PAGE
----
Before there was Tom Brady as a heralded sixth-round draft pick that outworked and out prepared everyone, there was Pittsburgh Steelers’ standout pass rusher Greg Lloyd.
Lloyd, who holds a place in the Steelers’ Hall of Honor and the All-Time Team, was a sixth-round pick in 1987 at No. 150 overall out of Fort Valley State, then an overlooked HBCU program. Once with Pittsburgh, nobody truly overlooked Lloyd anymore as he became one of the most feared linebackers in the NFL while in the black and gold.
That can largely be credited to the hard work put in and mindset possessed by Lloyd during his playing career. Appearing on 1010 XL/92.5 FM in Jacksonville Wednesday morning with former Steelers’ teammate Leon Searcy, Lloyd stated that he had a mindset of not letting anyone outwork him in his career, both in the building and across the league, which led to his meteoric rise into a three-time First Team All-Pro and a five-time Pro Bowler with the Steelers.
“I’ll be honest with you: I played with a chip on my shoulder. I’m gonna tell you, I went to [an] HBCU, had all the stats coming out of Fort Valley to be a first-round draft choice. And they drafted me in the sixth round,” Lloyd said to Searcy, according to audio via 92.5 FM in Jacksonville. “Everybody knows the Tom Brady story. I’m not Tom Brady, but I was that guy. And so when I come into the league and I see all these boys coming in first round draft choice, they making million dollars and they bust, they bombed, they’re garbage.
“My thing was, I gotta continue to play, but I gotta keep making these people understand that you didn’t just draft me in the sixth round; you got lucky…”
There’s no denying that the Steelers got lucky with their selection of Lloyd, who was the 28th linebacker taken at that point in the 1987 NFL Draft, which featured names like Shane Conlan and Cornelius Bennett in the first round, Winston Moss in the second round, Michael Brooks in the third round, Don Graham in the fourth round, and Hardy Nickerson in the fifth round before Lloyd came off the board to the Steelers.
Once in Pittsburgh, Lloyd really let that chip lead the way for him as he became the hardest worker in the room, consistently staying on the field after practice working on his craft, taking martial arts lessons to improve his hand fighting and overall explosiveness and truly develop into the absolute force he became in the Steel City after he became the starting outside linebacker in the black and gold in 1989, where he remind through 1997.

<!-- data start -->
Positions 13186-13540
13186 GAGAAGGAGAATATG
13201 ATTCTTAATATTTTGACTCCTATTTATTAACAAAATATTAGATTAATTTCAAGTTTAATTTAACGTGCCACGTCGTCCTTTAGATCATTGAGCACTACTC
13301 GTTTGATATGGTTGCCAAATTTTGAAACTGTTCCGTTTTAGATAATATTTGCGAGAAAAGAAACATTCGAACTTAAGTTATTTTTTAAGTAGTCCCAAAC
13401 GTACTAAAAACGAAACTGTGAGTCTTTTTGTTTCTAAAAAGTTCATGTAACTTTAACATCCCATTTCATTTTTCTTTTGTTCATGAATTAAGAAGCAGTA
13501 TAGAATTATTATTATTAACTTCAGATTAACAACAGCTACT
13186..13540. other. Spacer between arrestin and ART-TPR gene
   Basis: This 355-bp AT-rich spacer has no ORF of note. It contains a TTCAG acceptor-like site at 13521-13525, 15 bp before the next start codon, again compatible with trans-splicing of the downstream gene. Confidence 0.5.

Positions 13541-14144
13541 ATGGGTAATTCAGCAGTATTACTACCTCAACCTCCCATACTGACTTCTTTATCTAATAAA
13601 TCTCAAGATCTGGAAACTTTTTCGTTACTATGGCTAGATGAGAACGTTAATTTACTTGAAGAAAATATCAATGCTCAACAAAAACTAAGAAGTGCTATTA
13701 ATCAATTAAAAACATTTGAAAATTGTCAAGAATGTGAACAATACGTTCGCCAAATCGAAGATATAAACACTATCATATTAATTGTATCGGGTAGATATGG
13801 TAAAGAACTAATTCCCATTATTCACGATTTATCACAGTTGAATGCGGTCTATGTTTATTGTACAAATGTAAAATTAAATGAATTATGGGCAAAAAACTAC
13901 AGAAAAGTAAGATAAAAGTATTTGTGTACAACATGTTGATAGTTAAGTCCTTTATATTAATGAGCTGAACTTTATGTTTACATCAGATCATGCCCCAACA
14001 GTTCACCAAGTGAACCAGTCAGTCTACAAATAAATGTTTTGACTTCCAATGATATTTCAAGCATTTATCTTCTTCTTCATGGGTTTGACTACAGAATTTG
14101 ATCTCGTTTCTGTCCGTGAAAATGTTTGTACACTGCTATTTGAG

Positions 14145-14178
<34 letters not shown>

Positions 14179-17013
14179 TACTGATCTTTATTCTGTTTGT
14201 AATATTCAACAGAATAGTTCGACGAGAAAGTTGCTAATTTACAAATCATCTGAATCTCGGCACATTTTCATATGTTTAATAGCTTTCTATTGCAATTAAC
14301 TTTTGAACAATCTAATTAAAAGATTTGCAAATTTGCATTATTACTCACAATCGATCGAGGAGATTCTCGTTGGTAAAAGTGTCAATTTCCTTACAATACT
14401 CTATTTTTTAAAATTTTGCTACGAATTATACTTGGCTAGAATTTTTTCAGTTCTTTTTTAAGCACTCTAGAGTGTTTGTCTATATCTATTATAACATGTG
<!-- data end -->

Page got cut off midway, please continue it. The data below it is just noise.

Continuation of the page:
In that span, Lloyd recorded 53.5 sacks with the Steelers, including a career-high 10.0 in 1994, making his second straight First Team All-Pro list and a fourth straight Pro Bowl, all while earning a third-place finish in the Associated Press’s Defensive Player of the Year ballot after leading the league in forced fumbles with five.
That success was in large part due to Lloyd finding something he loved and was willing to put the work in at.
“My main objective was just outwork people,” Lloyd said to Searcy Wednesday morning, according to audio via 1011 XL/92.5 FM in Jacksonville. “I didn’t mind. Like I say, if somebody wanted to do something extra after practice, I didn’t mind. I think a couple of times a couple of days in training camp, I would always get John Jackson or I would get Tunch [Ilkin] and we would workout after practice. But my thing was, I wasn’t just outworking people. You find something that you love to do, and if you don’t want anybody to take your spot, you gotta do what’s better than the next guy coming in.
“Cause you understand next year they’re drafting somebody else in your spot, you know?” Lloyd added. “And then the next year they’re drafting somebody else in your spot. So if you want to do it for 12 years you’re gonna have to do something different.”
Lloyd did something different for 10 seasons with the Steelers, becoming the heart and soul of the Steelers’ defense during the Blitzburgh era under head coach Bill Cowher and defensive coordinator Dick LeBeau before eventually giving way to Chad Brown and Jason Gildon in the late 90s.